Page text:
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Fenn v. City of Truth or Consequences.

No. 19-2201. D.N.M. Judge Tymkovich. 42 USC § 1983—First Amendment Retaliation—Malicious Prosecution—Supervisory Liability—Qualified Immunity.

December 28, 2020

The City of Truth or Consequences (City) converted a senior citizen community center into a visitor center operated by Spaceport America (Center). The Center was then leased to several other tenants. Plaintiff was a local resident who was unhappy with the Center’s conversion and publicly protested in the building on numerous occasions. Several tenants complained to law enforcement about plaintiff’s “offensive” behavior and unauthorized use of the building, and plaintiff was issued three no trespass notices. Ultimately, he was arrested and charged with trespass, but the charges were later dismissed without prejudice.

Plaintiff brought several claims under 42 USC § 1983 against the Center director, the arresting officer and police chief, and the City, alleging First Amendment retaliation, malicious prosecution, and supervisory liability. Plaintiff also filed a state law claim for malicious abuse of process. The district court dismissed plaintiff’s constitutional law claims on qualified immunity grounds, and it dismissed the state law claim.

Plaintiff argued on appeal that he sufficiently alleged the violation of his First Amendment right to peaceful assembly and protest. However, the Center was leased to various non-governmental entities and was a nonpublic forum, so it was not the type of public forum in which the government must allow picketing and other forms of protest. Further, where the adverse action takes the form of an arrest and subsequent prosecution, the plaintiff must show an absence of probable cause. Here, the defendants had ample trustworthy information that would have led a reasonable officer to believe plaintiff had committed criminal trespass under New Mexico law. Therefore, plaintiff failed to make the required showing. Accordingly, plaintiff did not establish a claim for First Amendment retaliation.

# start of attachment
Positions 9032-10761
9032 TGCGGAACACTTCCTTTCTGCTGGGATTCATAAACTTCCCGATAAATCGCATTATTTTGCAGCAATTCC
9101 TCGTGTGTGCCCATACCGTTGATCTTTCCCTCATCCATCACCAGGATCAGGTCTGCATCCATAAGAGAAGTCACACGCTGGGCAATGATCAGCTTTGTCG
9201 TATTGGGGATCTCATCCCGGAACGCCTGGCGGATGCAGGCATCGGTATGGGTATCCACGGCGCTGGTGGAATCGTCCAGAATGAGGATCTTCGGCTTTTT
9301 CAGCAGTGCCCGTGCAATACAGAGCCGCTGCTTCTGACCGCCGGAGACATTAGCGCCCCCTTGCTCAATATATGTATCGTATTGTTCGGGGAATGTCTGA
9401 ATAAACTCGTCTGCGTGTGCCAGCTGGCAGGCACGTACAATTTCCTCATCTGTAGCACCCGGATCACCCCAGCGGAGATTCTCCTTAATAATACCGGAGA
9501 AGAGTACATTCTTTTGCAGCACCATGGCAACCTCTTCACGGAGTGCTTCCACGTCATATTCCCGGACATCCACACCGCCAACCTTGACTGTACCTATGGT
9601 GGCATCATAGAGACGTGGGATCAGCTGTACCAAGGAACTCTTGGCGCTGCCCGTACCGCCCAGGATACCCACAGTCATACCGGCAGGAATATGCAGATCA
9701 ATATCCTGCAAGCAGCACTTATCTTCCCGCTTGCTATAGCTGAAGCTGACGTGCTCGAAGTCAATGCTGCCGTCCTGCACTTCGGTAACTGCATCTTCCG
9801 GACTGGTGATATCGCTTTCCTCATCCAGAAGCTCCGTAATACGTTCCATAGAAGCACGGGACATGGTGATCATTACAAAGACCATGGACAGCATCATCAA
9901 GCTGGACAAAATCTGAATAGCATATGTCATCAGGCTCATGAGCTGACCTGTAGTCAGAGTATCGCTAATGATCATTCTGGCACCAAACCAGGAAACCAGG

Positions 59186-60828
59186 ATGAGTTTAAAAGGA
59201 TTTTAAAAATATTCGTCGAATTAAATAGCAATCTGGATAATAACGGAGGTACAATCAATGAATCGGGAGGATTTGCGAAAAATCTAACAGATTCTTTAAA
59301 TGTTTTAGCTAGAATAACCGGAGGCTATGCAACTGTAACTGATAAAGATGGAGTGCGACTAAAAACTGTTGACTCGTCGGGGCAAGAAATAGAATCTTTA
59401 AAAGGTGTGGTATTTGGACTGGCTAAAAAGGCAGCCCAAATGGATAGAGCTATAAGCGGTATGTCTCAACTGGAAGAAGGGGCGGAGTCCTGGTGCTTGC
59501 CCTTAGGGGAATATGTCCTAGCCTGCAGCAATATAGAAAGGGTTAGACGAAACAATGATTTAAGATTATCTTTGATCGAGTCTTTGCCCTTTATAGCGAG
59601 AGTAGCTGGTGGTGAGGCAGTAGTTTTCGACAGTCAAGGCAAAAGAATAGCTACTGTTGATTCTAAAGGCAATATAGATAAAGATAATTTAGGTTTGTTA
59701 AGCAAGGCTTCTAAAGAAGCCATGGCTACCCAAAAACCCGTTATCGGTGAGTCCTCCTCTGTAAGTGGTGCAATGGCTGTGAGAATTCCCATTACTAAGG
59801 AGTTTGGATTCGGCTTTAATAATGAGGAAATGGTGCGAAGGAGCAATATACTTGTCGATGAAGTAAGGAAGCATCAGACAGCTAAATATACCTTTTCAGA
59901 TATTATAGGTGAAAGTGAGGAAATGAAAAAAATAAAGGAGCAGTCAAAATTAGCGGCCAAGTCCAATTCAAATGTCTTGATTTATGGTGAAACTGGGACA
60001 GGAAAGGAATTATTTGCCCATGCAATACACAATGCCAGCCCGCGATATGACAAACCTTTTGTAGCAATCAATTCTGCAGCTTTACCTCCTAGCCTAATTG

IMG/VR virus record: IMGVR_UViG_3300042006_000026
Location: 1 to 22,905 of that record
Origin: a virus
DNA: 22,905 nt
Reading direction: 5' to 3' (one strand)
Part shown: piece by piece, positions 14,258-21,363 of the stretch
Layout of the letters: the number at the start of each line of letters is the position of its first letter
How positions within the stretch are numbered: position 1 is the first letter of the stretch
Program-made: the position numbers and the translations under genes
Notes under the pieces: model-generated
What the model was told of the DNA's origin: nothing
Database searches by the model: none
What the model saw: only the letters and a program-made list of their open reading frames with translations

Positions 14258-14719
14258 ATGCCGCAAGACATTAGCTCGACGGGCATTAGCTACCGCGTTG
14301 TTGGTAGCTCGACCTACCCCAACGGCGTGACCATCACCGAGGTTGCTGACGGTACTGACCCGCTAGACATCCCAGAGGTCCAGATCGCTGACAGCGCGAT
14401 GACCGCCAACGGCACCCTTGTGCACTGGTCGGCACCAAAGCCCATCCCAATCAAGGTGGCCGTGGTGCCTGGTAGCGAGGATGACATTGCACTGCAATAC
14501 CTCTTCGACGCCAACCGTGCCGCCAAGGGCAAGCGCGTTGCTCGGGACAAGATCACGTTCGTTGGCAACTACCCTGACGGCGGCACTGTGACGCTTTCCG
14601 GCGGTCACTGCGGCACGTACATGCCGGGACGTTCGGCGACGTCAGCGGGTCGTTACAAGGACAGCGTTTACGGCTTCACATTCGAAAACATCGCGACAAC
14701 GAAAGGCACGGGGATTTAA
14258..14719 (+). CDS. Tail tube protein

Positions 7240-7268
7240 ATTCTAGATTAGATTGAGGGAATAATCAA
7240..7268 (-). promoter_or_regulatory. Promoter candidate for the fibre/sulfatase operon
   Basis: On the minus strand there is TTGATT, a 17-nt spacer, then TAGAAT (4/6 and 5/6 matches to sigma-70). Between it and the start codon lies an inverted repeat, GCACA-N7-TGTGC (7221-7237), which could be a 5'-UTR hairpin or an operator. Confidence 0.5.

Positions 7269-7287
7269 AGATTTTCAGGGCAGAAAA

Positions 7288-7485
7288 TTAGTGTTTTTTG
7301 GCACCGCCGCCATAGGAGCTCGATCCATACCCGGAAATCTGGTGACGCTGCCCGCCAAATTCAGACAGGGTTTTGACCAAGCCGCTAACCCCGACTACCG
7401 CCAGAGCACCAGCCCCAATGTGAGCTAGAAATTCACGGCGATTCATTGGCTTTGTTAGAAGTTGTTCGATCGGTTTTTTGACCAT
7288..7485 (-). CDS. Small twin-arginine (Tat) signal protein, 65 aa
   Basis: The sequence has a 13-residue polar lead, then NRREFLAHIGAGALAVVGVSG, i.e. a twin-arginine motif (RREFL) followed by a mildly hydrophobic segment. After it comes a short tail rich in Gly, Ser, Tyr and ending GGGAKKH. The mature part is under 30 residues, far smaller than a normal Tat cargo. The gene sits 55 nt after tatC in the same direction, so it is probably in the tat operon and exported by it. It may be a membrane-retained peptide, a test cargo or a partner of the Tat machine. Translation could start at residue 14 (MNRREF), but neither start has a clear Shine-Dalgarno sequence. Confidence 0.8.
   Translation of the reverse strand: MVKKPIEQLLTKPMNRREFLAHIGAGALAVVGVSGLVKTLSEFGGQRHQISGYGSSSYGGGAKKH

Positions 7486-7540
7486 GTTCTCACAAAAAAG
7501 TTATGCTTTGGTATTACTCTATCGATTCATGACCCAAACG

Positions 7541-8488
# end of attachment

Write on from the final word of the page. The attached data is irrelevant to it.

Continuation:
Plaintiff also argued that if the panel overturns the district court’s qualified immunity determination as to the individual defendants, the supervisory claims must be revived. A municipality may not be held liable when there was no underlying constitutional violation by its officers. Because plaintiff did not establish a violation of a clearly established constitutional right, the supervisory liability claims were properly dismissed.

Plaintiff also challenged the summary judgment on the state law claim. To state a claim for malicious abuse of process, plaintiff had to show that the criminal complaint was unsupported by probable cause, which he failed to do. The district court correctly granted summary judgment on this claim.

The dismissal of plaintiff’s First Amendment retaliation claims and the grant of summary judgment in favor of defendants on the remaining claims were affirmed.

Official US Court of Appeals for the Tenth Circuit proceedings can be found at the US Court of Appeals for the Tenth Circuit website.

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